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'The idea that meeting targets is more important than the actual patient - it should not be so'


We talk to Jennie Burch, enhanced recovery nurse facilitator at St Mark’s Hospital in Harrow, who has been a nurse for over 15 years.

Why did you decide to become a nurse?

After I went travelling around the world, I decided to change my career to nursing. I originally left school and undertook a four-year apprenticeship in electronic engineering.

Where did you train?

I trained in St Mary’s Hospital in Paddington, London.

What was your first job in nursing?

I worked first on a busy ward that specialised in colorectal, urological and breast surgery.

What is the trait you least like in yourself and why?

I am a bit too bossy and I think sometimes I need to curb this because it can get me into trouble.

From whom have you learnt most in your nursing career and why?

Some of my colleagues have been amazing role models, with their remarkable thoughts, wonderful plans and brilliant developments, but there have been too many of them to list them all.

What advice would you give someone starting out in the profession?

You need to keep an open mind to learning something new throughout your career as a nurse and be prepared to be flexible.

What keeps you awake at night?

I generally sleep well.

What’s the most satisfying part of your job?

When we have a multidisciplinary ward round and the patients are progressing well after their operations.

What’s your proudest achievement?

Writing and editing a book entitled Stoma Care with some fabulous people was my proudest achievement.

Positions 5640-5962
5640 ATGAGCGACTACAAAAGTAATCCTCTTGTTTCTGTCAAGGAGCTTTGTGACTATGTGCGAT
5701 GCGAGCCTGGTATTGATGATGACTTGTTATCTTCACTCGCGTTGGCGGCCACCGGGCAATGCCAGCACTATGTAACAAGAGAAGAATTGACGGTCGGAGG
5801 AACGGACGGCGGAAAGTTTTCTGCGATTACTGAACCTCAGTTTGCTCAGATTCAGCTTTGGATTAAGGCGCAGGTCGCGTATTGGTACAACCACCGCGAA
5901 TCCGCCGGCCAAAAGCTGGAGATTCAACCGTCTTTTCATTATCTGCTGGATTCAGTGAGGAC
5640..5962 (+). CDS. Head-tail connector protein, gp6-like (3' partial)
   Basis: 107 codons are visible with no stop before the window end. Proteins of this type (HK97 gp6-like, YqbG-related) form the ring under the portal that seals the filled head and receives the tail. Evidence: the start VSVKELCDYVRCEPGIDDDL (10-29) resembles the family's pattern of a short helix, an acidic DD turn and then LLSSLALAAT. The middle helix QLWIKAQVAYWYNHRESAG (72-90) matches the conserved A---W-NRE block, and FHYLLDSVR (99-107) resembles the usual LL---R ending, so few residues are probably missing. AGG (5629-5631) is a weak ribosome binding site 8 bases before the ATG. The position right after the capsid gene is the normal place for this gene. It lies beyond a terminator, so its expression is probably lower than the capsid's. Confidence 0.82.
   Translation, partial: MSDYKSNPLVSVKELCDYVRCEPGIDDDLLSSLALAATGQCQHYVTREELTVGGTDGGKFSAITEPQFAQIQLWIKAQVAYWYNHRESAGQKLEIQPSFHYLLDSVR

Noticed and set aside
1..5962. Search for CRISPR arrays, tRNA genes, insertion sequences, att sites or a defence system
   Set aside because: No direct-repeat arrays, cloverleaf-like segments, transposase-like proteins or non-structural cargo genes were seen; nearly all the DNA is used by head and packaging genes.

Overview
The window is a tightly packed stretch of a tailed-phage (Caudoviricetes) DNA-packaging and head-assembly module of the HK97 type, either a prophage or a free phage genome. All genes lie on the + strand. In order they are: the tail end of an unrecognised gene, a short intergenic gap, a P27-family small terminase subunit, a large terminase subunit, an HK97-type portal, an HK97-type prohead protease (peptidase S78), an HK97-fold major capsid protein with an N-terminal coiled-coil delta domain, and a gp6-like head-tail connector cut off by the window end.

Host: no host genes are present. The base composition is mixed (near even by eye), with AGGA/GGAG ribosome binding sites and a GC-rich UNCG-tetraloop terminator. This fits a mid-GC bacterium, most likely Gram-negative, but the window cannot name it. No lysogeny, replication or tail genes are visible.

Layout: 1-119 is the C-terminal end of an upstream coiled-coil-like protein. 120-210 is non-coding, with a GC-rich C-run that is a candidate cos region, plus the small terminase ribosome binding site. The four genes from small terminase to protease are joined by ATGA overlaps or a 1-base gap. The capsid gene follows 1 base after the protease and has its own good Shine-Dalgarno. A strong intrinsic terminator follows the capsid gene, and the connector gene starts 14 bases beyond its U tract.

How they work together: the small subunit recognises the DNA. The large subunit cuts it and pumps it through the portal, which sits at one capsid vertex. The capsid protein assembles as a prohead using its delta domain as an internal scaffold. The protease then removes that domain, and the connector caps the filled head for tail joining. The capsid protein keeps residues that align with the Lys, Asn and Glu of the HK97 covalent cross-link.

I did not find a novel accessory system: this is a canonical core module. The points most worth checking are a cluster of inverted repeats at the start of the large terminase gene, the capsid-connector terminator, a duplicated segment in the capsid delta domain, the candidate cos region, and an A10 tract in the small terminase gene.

What do you think is likely to change nursing in the next decade?

The government and politicians. I hope for the better.

What job would you like to be doing in five years?

I love my role and I would like to develop this within the next five years.

What do you think makes a good nurse?

How can you answer this question in a sentence? Nurses need good communication skills, empathy, determination, compassion and aninterest in people, with the abilities to be adaptable and think on their feet.

If you could change one thing in healthcare, what would it be?

The idea that meeting targets is more important than the actual patient - it should not be so.

What would your ideal weekend involve?

I love to spend time with my family and friends, particularly if the weather is good too.

If you could spend an hour in someone’s company, who would it be and why?

Marilyn Monroe. She affected so many lives and I would like to see how she managed that.


Readers' comments (2)

  • michael stone

    These 'targets' (or, probably, 'quality markers') are supposed to help people/organisations provide better patient care - if they are worsening patient care, they are worse than useless, and almost invariably are promoting something the DH never inetended !

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  • Targets/standards are fine we need them that's how the Tory massive waiting lists and other difficulties were tackled by labour from 1997 onwards. However it is a matter of how they are done that is so important -Now at work patient care is squeezed constantly by frantic managers being chased by other frantic managers to meet targets for the CQC. Managers who have not set foot in a ward for years to do hands on care, it's obvious they have no idea of the stresses and strains they are putting on the service. You would not mind but constant audits have to be done by those trying to do the caring as well, it's just not possible to do both - recently one such grandiose manager was asked to help and was swiftly despatched with "No No I don't do hands on any more!" Poor Patient listening in! She does not deserve to be on the register.
    Even in the middle of the night, I have to go around checking paper work, auditing and checking the cleanliness of commodes, seeing if shelves are tidy etc. Never mind the poor flipping patient.
    In my area I have been told things get so behind in the day that patients are commonly not up by lunch time as there are not enough staff to do so --- I hate nursing now and it is getting worse by the minute.

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